Who the heck are Meletios and Volodymyr?

Meletios and Voldymyr are two so-called bishops of the so-called “Autocephalic Greek Orthodox Church of American and Canada – Former Exarchate of the Patriarchate of Alexandria“. Meletios is one of the “bishops” who physically came to Adelaide to partake in the “ordination” of Mr Kanavas. Volodymyr is one of the names that appears on Mr Kanavas’ pseudo-defrockment notice for Petros Haros which we discussed in more detail here (it appears Volodymyr’s since had a change of heart).

Let’s go to Meletios:

In August of 2013, Mr Kanavas continued with his perversion of Orthodox Christianity and was so called “ordained” as a “bishop”. At his ordination was a gentleman by the name of Meletios the so called “Metropolitan of Achaia and all of the Peloponnese” who came especially from Greece to take part in this Modern Greek tragedy.

In the letter below we hear Meletios request from the president of GOCSA Mr John Lesses that Mr Prokopios Kanavas stop his “lies, threats, reviles” and “pseudo-defrockments” against Petros Haros and Meletios. It is Petros Haros and Meletios who ordained Prokopios. How is it though, that within three months Prokopios divorces himself from them? Truly a case of corruption begetting corruption.

MeletiosLet’s move on to Volodymyr who is a bit more interesting.

Volodymyr claims that Prokopios was the secretary of Petros Haros’ synod in April 2013 a fact unbeknown to GOCSA and to Haros himself! In any case Prokopios took advantage of the fact that Volodymyr does not speak Greek but only conversational English and that Haros does not speak Ukrainian or English. Prokopios played the role of the interlocutor which meant that according to the language deficiencies of Haros and Volodymyr, he could orchestrate a dialogue that was vested in his own interests and ultimately not coherent with reality. The end result:

  1. Prokopios is seen as a hero because he inducts Volodymyr into what Volodymr believes is a canonical Orthodox Church.
  2. Haros sets up a franchise in the Ukraine all through the efforts of Prokopios.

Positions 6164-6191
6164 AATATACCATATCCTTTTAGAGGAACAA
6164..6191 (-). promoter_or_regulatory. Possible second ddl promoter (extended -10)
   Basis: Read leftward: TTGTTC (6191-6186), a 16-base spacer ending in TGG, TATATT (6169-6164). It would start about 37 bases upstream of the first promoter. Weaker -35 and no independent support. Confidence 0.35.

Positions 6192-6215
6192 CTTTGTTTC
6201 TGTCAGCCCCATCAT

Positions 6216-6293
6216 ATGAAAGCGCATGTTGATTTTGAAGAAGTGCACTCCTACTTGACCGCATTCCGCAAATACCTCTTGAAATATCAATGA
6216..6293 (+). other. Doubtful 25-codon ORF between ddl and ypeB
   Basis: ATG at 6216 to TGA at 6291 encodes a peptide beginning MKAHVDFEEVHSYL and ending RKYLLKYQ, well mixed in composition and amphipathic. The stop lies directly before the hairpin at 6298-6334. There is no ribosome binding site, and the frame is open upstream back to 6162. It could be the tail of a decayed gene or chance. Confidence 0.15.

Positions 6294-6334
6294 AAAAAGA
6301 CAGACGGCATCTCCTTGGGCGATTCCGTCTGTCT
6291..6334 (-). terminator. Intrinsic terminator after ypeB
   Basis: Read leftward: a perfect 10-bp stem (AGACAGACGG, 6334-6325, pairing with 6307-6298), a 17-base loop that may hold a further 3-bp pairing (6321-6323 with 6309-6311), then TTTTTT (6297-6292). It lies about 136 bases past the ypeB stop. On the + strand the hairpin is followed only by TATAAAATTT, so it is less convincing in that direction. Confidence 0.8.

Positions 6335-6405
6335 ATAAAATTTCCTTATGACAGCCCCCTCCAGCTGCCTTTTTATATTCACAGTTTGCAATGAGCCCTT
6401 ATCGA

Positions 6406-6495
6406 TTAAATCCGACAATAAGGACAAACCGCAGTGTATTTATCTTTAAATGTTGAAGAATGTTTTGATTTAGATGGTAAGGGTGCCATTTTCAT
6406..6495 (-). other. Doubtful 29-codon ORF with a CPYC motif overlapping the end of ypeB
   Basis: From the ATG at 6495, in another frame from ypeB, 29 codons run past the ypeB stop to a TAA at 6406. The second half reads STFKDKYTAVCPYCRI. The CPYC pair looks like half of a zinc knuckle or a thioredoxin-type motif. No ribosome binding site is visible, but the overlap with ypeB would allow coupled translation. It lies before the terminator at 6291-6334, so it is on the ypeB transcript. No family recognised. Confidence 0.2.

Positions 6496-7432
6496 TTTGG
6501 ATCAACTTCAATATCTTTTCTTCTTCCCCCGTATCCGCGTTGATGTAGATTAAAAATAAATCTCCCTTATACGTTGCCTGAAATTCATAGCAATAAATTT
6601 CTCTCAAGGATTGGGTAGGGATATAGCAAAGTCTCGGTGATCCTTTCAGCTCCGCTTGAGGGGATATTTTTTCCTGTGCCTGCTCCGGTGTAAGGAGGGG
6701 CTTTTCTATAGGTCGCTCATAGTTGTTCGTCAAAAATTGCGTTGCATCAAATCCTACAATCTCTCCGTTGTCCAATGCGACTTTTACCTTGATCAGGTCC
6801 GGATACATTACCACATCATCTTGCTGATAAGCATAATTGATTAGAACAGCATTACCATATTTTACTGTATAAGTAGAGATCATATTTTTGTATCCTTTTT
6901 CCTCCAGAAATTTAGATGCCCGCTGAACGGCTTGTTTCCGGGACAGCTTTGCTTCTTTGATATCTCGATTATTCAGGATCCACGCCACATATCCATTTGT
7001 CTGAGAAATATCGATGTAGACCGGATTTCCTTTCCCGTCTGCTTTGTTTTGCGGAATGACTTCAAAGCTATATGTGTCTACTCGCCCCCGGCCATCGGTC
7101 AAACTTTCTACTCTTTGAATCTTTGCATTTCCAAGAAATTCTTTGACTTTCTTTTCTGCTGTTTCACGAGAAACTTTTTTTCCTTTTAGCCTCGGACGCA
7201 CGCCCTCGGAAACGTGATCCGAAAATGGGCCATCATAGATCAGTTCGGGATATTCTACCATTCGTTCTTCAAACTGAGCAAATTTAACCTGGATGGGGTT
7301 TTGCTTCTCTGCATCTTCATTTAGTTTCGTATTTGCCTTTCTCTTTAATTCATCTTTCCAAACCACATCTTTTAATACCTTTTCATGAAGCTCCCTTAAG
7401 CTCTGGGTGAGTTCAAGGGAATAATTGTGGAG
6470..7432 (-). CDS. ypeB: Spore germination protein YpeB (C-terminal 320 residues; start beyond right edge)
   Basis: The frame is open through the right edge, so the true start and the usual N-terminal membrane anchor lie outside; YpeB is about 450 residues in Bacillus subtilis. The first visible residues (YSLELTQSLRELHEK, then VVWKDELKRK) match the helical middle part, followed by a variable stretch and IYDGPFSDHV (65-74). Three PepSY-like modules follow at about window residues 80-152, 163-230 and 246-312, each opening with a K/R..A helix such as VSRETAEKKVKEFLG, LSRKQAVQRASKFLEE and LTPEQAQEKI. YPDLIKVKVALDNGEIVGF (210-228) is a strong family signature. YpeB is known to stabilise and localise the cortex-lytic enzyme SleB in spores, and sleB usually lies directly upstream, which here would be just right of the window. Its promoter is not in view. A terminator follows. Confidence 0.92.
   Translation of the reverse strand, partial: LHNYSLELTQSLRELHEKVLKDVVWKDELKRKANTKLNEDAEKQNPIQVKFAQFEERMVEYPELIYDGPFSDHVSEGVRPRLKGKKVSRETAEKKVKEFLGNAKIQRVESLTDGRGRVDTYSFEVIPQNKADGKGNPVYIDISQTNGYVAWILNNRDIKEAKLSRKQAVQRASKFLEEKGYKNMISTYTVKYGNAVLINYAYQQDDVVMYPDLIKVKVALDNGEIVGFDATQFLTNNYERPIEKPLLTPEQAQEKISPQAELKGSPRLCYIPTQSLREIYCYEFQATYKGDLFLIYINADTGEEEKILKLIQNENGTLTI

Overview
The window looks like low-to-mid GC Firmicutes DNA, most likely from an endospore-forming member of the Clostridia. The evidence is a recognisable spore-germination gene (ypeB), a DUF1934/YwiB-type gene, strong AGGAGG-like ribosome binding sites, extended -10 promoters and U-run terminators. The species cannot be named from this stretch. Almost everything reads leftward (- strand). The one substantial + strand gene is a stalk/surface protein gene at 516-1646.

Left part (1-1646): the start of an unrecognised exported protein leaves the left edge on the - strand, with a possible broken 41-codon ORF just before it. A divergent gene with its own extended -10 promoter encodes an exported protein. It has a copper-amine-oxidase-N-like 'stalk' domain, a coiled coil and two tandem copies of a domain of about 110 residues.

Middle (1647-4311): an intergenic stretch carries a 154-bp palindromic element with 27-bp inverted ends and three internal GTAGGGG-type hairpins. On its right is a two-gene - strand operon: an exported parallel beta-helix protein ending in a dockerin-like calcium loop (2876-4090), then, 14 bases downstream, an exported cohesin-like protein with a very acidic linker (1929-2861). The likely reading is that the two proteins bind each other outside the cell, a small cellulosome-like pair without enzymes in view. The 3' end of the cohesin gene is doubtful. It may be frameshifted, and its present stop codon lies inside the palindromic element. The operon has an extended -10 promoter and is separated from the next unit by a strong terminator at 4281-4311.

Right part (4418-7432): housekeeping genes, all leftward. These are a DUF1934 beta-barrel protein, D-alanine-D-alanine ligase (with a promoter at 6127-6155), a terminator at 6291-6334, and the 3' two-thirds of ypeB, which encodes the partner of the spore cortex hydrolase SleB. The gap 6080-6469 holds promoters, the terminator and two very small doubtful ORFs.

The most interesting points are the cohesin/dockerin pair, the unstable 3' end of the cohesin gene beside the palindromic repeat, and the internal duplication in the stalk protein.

1.      Volodymyr realizes (for the time being) that he was set up by Mr Prokopios Kanavas and details this in the letter written below (see the original in Ukrainian here). Of course Volodymyr is yet to wake up and accept that he is receiving the just deserts of his own uncanonical actions. To his credit Volodymyr admits the following:

  1. Mr Prokopios Kanavas is uncanonical and that he deceived Volodymyr into thinking that Prokopios was canonical.
  2.  Volodymyr did not sign any letter defrocking Petros Haros.
  3. Volodymyr apologies to the only canonical bishop in Adelaide, His Grace Bishop Nikandros of Dorylaeon and asks for his forgiveness.

The Letter from Volodomyr:

14th December, 2013

God bless all of us, dear bishops, fathers, brothers in Christ Jesus!

I, bishop of Pereyaslav and Bohuslav, Volodymyr (Vilde) from Ukraine am writing to you. I had a phone conversation with Father Silouan, also I have received letters from Bishop Nikandros from Australia about the conflict between the Ecumenical Patriarchate of Constantinople and the so called Autocephalic Greek Orthodox Church of America and Canada. I understand your concern; please forgive me I could not give the necessary answer to you for a long time. In Ukraine at the moment there is a very tense social and political situation and, unfortunately, I could not give my attention to your letters. Please forgive me once more.

I have read all the materials, which Father Silouan from Adelaide kindly sent to me. I am not indifferent about the current situation affecting the Greek Orthodox Church in Australia. I do not wish to participate in any divisions and misunderstandings because of Prokopios’ acts. I wish for the Greek Orthodox Church of the Ecumenical Patriarchate of Constantinople to be undivided and united. The thing is that when I was asked to be included into Petro Haros’ Synod, I thought that his synod called the “Autocephalic Greek Orthodox Church of America and Canada” (former exarchate of Alexandria’s Patriarchate) which was led by Archbishop Dionysus Makrogambrakis was indeed canonical.  But Father Silouan explained to me, that Petros Haros’ documents of canonicity were fraudulently obtained. Consequently, Peter Haros and Prokopios do not belong to the canonical church (Patriarchate of Alexandria) of which they proclaim.